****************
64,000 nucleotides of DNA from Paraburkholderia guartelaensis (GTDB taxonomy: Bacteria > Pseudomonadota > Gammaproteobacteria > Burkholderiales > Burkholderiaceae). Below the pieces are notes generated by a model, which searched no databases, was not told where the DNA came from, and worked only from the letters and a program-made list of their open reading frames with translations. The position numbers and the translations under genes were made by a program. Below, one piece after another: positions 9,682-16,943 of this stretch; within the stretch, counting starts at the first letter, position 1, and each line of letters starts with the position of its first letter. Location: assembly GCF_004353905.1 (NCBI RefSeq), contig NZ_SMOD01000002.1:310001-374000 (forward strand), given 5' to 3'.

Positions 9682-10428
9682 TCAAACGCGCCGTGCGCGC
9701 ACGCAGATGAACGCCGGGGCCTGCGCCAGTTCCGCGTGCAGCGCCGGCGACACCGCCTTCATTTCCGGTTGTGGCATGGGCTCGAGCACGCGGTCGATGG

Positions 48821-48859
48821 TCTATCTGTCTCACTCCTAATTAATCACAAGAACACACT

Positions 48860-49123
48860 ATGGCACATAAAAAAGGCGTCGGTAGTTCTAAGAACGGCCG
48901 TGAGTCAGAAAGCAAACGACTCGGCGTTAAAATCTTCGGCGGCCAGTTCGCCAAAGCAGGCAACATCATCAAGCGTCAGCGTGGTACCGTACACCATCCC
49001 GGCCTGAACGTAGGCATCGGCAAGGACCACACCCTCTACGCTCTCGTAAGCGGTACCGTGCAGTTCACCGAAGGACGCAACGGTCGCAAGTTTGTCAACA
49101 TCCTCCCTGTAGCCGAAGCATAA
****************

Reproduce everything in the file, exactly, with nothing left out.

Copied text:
64,000 nucleotides of DNA from Paraburkholderia guartelaensis (GTDB taxonomy: Bacteria > Pseudomonadota > Gammaproteobacteria > Burkholderiales > Burkholderiaceae). Below the pieces are notes generated by a model, which searched no databases, was not told where the DNA came from, and worked only from the letters and a program-made list of their open reading frames with translations. The position numbers and the translations under genes were made by a program. Below, one piece after another: positions 9,682-16,943 of this stretch; within the stretch, counting starts at the first letter, position 1, and each line of letters starts with the position of its first letter. Location: assembly GCF_004353905.1 (NCBI RefSeq), contig NZ_SMOD01000002.1:310001-374000 (forward strand), given 5' to 3'.

Positions 9682-10428
9682 TCAAACGCGCCGTGCGCGC
9701 ACGCAGATGAACGCCGGGGCCTGCGCCAGTTCCGCGTGCAGCGCCGGCGACACCGCCTTCATTTCCGGTTGTGGCATGGGCTCGAGCACGCGGTCGATGG

Positions 48821-48859
48821 TCTATCTGTCTCACTCCTAATTAATCACAAGAACACACT

Positions 48860-49123
48860 ATGGCACATAAAAAAGGCGTCGGTAGTTCTAAGAACGGCCG
48901 TGAGTCAGAAAGCAAACGACTCGGCGTTAAAATCTTCGGCGGCCAGTTCGCCAAAGCAGGCAACATCATCAAGCGTCAGCGTGGTACCGTACACCATCCC
49001 GGCCTGAACGTAGGCATCGGCAAGGACCACACCCTCTACGCTCTCGTAAGCGGTACCGTGCAGTTCACCGAAGGACGCAACGGTCGCAAGTTTGTCAACA
49101 TCCTCCCTGTAGCCGAAGCATAA